Just when it seemed that ex-premier Silvio Berlusconi had become too irrelevant to poke fun at, another gaffe-prone leader with bizarre hair and orange skin has popped up.
And Italians are enjoying a laugh – sort of – about the similarities between the two business billionaires turned masters of populist politics.
“Americans, you've elected Donald Trump: Welcome to the Berlusconi experience,” was how Naples-based satirists The Jackal put it in a video that has gone viral on social media this week.
The clip, a compilation of Berlusconi's sexist jokes, diplomatic blunders and general buffoonery concludes on a sombre note: “The only difference is that Trump has got the nuclear codes.”
Under the hashtag Trumposconi, Twitter-wits meanwhile have been having fun photo-shopping Trump's bouffant hair onto Berlusconi's cosmetically-tightened face.
Beyond the perma-tans and the questionable coiffures, many of the things the US president-elect and the former three-times Italian prime minister have in common are also the things that have made them such controversial figures.
They both head opaque business empires that generated enough cash to finance their successful switches into politics in later life.
The tax affairs of both men have been subject to scrutiny: Trump says paying none “makes me smart” and refuses to release his returns. Berlusconi was found guilty in 2013 of fiscal fraud, a conviction that effectively ended his political career.
Despite their own wealth and extravagant lifestyles, both present themselves as comfortable with and champions of ordinary people, as outsiders untainted by the perceived failures of established elites.
Both are resolutely politically incorrect and have appeared at times to lack a self-restraint switch.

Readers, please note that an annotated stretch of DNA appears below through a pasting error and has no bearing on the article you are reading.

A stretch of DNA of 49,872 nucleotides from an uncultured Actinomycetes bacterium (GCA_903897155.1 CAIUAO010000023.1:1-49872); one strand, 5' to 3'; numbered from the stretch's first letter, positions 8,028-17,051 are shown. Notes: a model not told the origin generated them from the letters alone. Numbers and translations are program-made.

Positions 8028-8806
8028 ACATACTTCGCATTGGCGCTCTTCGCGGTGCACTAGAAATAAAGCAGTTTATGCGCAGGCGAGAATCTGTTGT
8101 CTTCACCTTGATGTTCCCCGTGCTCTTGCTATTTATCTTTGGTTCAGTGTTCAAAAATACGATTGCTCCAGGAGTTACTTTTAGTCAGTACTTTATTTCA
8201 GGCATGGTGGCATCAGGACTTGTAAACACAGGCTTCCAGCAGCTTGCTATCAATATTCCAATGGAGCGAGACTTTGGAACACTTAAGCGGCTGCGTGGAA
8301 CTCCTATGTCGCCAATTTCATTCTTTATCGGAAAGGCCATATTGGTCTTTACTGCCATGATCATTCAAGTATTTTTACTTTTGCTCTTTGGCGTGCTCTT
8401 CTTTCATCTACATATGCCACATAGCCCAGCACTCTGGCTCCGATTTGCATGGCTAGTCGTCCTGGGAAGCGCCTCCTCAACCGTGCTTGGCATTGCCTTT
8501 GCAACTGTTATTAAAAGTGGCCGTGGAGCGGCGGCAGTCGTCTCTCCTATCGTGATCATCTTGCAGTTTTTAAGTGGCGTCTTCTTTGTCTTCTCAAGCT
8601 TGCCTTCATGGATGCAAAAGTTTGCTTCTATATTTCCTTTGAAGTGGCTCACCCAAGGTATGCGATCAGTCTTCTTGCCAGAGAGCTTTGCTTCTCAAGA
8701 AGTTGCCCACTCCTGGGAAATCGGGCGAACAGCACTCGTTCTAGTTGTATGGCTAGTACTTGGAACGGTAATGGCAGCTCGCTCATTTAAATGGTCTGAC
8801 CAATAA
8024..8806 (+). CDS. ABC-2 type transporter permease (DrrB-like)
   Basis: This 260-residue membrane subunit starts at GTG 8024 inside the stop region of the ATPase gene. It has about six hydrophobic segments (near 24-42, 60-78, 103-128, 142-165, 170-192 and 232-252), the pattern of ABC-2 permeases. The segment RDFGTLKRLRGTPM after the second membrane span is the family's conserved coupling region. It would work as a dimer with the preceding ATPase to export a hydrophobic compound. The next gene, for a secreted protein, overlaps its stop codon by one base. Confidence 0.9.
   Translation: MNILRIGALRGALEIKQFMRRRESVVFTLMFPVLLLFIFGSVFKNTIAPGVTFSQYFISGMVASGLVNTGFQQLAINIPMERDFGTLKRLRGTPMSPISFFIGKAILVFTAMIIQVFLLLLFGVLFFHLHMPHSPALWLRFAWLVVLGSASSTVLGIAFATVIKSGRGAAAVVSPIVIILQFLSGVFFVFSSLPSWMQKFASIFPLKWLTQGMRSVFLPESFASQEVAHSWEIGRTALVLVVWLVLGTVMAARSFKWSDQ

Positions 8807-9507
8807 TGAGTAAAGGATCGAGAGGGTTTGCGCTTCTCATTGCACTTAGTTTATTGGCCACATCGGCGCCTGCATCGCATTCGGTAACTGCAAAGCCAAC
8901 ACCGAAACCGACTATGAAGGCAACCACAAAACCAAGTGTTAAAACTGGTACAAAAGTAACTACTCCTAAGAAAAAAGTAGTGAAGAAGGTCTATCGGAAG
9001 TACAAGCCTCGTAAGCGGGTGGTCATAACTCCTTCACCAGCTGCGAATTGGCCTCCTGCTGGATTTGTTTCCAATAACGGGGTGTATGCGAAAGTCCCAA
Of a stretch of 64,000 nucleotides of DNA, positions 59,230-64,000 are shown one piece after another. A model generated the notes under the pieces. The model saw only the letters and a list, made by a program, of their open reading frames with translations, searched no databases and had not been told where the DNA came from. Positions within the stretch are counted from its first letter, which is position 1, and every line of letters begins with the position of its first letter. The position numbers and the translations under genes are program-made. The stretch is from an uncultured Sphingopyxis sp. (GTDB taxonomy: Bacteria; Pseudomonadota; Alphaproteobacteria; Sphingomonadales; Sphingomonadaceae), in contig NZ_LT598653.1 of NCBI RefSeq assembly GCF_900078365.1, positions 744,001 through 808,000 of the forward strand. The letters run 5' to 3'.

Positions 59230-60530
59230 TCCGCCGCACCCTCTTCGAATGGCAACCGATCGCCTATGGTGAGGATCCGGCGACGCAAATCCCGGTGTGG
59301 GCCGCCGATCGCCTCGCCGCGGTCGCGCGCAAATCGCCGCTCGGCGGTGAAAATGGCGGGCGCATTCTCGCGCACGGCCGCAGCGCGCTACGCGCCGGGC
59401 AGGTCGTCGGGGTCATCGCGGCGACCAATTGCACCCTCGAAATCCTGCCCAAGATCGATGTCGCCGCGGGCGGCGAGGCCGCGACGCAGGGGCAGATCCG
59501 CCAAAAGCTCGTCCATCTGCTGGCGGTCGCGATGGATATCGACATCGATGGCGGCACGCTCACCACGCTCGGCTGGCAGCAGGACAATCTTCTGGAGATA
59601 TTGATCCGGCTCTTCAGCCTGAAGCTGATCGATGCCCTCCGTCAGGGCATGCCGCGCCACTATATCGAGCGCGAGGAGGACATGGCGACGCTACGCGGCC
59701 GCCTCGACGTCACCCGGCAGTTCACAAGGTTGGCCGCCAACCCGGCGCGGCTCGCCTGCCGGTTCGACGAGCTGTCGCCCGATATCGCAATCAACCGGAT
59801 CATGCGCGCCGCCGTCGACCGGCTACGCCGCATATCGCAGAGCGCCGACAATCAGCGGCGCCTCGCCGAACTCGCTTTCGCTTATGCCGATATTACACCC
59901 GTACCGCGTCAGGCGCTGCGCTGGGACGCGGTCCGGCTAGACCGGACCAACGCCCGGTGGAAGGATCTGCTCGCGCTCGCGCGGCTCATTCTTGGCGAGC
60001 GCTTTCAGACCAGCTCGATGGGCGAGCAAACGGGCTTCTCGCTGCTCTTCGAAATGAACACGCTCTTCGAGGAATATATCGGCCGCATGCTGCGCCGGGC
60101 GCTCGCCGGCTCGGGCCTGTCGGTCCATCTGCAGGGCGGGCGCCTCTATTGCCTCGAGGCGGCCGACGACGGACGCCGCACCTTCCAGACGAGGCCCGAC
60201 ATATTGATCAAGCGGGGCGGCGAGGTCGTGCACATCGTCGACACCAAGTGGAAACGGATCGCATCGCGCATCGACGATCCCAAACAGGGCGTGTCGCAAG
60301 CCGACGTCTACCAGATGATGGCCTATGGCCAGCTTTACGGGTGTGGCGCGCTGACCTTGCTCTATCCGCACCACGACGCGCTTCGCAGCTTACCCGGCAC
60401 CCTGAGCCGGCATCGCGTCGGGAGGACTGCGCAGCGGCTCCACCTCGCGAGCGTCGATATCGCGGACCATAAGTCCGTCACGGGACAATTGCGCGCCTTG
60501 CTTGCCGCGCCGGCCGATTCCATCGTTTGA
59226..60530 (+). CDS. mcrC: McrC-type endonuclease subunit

Trump had no problem mocking a disabled reporter. Berlusconi once likened a political rival to a concentration camp guard.
And as The Economist noted this week, the pair share “a fondness for locker-room bragging and, while protesting their love of women, seem to judge them solely on their physical attributes.”
Trump boasted of grabbing women by their genitals. Berlusconi once dismissed German Chancellor Angela Merkel as “an unscrewable lard-ass,” and liked to organize “bunga bunga” sex parties with lavishly rewarded young women.
Both are twice-divorced. Berlusconi at age 80 lives with a girlfriend 50 years his junior; Trump, 70, is now married to former model, Melania, 46.
Both have been insulting to Barack Obama: Trump questioned the outgoing president's American-born credentials, Berlusconi has joked about him having “a good tan”.
All of which is no laughing matter for those who regard the Berlusconi years as having exposed Italy to international ridicule while he delivered on few, if any, of his promises.
Under the media tycoon, Italy's economy barely expanded, a chronic debt crisis worsened and the overall tax burden grew as he failed to implement long-overdue structural reforms.
He was ultimately ushered out of office with a Greek-style financial crisis looming in Italy.
John Foot, a professor of Italian history at Bristol University, said Berlusconi had tarnished democracy with his own brand of “post-fact politics” some 20 years before Trump.
“The lesson for America is that for far too long Berlusconi was treated as a joke and a clown,” Foot wrote in the Guardian.
“By the end, nobody was laughing. Twenty years of Berlusconi at the centre of the system had a deeply damaging impact on Italy's body politic and democratic culture and the wounds are by no means healed.”
But Giovanni Orsina, a professor at the LUISS university in Rome, suggests a different conclusion can be drawn: that democracy is more resistant to the challenge posed by successful populism than some might suggest.
“People cried wolf after Brexit, now they are crying wolf about Trump. But us Italians have not been afraid of the wolf since Berlusconi came to power,” Orsina said.
“It was said at the time it would be the end of democracy but even if Berlusconi was a disaster in many ways, that is not actually what happened.”
By Angus MacKinnon and Franck Iovene